At a symposium this week held by the NATO-funded Atlantic Council’s Eurasia Center, Senior Advisor Debra Cagan revealed why bans and and sanctions are not likely to happen:

“I would be the first person to go after Russia with sanctions if I thought it was the correct and pragmatic approach to take. Unfortunately… we are not in the position yet to have nuclear security, and safety and energy security in this country without continuing to import Russian uranium products… And it’s critical if you’re going to address climate change to have nuclear be a huge part of that solution. We’re not going to achieve those goals any other way. I would be the first to line up to smack Russia down if there was any reasonable way to do this without either making Russia more money or turning them to new markets… Rosatom can simply say we’ll cut these contracts, go to the Indo-Pacific, and make [triple] what I’m getting from the US contracts.”

The best reasons to develop nuclear power

Some nuclear power advocates may think that going with the flow, and playing into saber-rattling against Russia and China is what will get their favorite industry going again in the West. And for now, if the Atlantic Council is to be believed, that is what’s working. But for something as important as nuclear energy, geopolitical pragmatism is not enough. Conditions can always change. We need to commit to a higher purpose: nuclear is not just convenient, it’s the best form of energy we have available for promoting peace and expanding human possibilities.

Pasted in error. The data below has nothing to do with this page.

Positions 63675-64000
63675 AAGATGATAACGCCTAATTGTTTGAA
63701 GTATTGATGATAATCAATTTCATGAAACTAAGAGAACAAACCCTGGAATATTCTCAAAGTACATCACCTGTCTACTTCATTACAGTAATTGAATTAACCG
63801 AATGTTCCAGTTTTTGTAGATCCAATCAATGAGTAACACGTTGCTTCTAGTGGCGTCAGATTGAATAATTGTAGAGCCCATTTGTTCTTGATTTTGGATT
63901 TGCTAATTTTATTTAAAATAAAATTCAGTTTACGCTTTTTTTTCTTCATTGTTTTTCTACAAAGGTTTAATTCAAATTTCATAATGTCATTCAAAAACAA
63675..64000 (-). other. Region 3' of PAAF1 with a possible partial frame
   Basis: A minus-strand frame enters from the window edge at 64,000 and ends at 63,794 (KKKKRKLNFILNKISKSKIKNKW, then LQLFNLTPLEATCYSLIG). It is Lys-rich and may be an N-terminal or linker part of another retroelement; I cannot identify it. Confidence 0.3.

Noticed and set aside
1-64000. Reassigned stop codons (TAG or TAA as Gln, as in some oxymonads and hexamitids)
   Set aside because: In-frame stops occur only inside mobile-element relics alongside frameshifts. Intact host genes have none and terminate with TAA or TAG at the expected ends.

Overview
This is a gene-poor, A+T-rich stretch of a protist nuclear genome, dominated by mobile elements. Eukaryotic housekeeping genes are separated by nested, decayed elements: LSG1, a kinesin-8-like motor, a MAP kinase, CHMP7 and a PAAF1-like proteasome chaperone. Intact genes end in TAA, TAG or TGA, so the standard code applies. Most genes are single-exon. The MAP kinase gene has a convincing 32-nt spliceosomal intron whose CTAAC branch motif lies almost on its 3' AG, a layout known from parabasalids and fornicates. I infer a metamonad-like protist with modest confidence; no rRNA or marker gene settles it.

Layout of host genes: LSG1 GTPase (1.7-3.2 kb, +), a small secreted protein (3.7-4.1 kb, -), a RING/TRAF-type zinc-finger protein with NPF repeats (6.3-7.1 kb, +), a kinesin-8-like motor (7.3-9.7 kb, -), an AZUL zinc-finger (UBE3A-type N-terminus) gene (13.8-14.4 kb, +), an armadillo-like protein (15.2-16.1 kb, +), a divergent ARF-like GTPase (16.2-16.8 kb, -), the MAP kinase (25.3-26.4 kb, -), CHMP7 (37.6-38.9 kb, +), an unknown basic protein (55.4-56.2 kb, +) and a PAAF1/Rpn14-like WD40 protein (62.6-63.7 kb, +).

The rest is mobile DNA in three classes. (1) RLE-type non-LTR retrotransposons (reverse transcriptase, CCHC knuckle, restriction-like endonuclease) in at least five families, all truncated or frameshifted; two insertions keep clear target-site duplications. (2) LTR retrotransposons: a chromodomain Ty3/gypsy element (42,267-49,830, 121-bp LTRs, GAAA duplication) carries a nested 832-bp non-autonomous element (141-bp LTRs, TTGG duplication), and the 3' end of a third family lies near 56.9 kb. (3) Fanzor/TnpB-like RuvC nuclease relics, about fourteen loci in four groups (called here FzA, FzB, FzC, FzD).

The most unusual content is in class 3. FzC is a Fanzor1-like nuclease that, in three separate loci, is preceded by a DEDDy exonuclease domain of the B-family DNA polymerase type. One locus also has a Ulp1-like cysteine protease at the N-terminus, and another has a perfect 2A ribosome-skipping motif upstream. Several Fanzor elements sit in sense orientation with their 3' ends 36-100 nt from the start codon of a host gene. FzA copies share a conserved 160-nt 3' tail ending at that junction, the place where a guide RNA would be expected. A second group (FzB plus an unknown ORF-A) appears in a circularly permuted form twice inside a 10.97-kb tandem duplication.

The potential of nuclear power was already known in 1953, during the heyday of the Atomic Energy Committee and Eisenhower’s Atoms for Peace program.

From Eisenhower’s speech at the time:

The more important responsibility of this atomic energy agency would be to devise methods whereby this fissionable material would be allocated to serve the peaceful pursuits of mankind. Experts would be mobilized to apply atomic energy to the needs of agriculture, medicine and other peaceful activities. A special purpose would be to provide abundant electrical energy in the power-starved areas of the world.

Thus the contributing Powers would be dedicating some of their strength to serve the needs rather than the fears of mankind.

The United States would be more than willing – it would be proud to take up with others “principally involved” the development of plans whereby such peaceful use of atomic energy would be expedited.

Of those “principally involved” the Soviet Union must, of course, be one.

By embracing a paradigm that prioritizes cooperation over conflict, the West can chart a course towards a future where nuclear power serves as a catalyst for progress and prosperity, embodying the principles of peace and shared prosperity envisioned by its earliest proponents.